# Finding $\lim_{E \to U} \frac{1}{4}\left[\frac {U^2}{E(E-U)}\right]\sin^2 k'L$ where $k' = \left[2m(E-U)/\hbar\right]^{1/2}$ and $L$ is a constant

I am trying to find the limit of this equation:

$$\lim_{E \to U} \frac{1}{4}\left[\frac {U^2}{E(E-U)}\right]\sin^2 k'L$$

Isn't there no limit, because $(E-U)$ would be 0, and the denominator would become 0, which means fraction is undefined?

Edit:

$k' = \left[2m(E-U)/\hbar\right]^{1/2}$ and $L$ is some constant

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That would depend on what $k'$ and $L$ might be. – Gerry Myerson Aug 6 '12 at 11:55
I forgot to write that $k'$ is dependent on $E$... – Asalph Tooks Aug 6 '12 at 12:00

## 2 Answers

If you are familiar with $\lim_{x\to0}{\sin x\over x}=1$ then you should be able to manipulate your problem to where you can make use of this limit.

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Well you're right, but you're right for the wrong reasons. There are plenty of instances where plugging in a number to evaluate a limit gives you something undefined but the actual limit exists. For example if you take the limit as x goes to 2 of $\ \frac{x^2 - 5x + 6}{x-2}$ then you will get 0 in the denominator when you plug in 2 for x, yet you will see that this quotient approaches -1 as x goes to 2.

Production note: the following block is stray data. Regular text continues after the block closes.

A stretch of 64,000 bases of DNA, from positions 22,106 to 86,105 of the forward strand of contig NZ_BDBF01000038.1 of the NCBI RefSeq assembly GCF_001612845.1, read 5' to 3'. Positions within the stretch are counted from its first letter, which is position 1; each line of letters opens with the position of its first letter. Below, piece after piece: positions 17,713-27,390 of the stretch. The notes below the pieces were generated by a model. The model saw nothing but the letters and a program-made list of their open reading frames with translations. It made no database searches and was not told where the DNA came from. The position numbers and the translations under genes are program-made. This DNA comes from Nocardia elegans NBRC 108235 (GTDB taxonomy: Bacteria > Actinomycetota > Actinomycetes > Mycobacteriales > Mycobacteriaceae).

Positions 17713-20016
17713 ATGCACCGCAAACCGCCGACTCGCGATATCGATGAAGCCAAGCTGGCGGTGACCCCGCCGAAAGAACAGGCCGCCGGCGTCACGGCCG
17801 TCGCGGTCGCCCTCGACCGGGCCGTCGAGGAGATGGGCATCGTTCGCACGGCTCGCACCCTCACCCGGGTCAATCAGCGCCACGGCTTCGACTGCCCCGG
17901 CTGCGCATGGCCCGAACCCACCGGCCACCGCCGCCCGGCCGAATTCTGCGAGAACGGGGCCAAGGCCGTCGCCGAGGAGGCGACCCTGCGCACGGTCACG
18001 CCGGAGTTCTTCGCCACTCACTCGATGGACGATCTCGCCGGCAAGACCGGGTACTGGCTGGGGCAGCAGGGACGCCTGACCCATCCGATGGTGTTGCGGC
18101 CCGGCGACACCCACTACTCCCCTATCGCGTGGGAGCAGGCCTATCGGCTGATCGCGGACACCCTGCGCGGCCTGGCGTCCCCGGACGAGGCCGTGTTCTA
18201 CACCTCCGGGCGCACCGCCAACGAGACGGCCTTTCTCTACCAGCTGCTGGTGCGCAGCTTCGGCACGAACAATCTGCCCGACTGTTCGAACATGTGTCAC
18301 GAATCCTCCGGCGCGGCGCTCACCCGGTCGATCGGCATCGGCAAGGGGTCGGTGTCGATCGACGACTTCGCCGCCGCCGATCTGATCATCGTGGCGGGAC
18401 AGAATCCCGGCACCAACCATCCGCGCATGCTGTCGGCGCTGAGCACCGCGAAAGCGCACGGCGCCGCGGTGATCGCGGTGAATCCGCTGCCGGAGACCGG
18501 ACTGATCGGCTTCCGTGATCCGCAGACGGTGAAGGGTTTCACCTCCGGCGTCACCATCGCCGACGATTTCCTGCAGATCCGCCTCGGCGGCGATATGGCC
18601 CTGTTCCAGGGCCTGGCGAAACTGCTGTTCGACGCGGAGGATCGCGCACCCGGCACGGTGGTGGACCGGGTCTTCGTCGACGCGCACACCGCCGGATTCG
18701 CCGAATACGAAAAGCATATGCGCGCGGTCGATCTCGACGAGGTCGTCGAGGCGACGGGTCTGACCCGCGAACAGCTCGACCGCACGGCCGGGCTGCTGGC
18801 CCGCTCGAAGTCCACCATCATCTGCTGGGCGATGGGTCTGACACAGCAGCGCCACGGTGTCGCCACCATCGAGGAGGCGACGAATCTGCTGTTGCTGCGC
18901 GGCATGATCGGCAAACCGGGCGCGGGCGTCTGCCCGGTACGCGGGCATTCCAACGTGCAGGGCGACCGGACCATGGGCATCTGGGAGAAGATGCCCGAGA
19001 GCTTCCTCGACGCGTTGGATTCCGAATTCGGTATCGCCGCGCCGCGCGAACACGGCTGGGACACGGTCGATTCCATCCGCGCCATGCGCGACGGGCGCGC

For your function, assuming E, U are real numbers, your trigonometric function can be regarded as a constant, and as E approaches U, the function will grow without bound from one direction (tend to positive infinity) and diminish without bound from another (tend to negative infinity). The limit cannot exist because (i) the limit from the right and the left must agree for the limit to exist (ii) the limit must be a real number (not infinity or negative infinity).

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His trigonometric function is not a constant because $k'$ depends on $E$ (but this is obvious only after his edit). – celtschk Aug 6 '12 at 12:17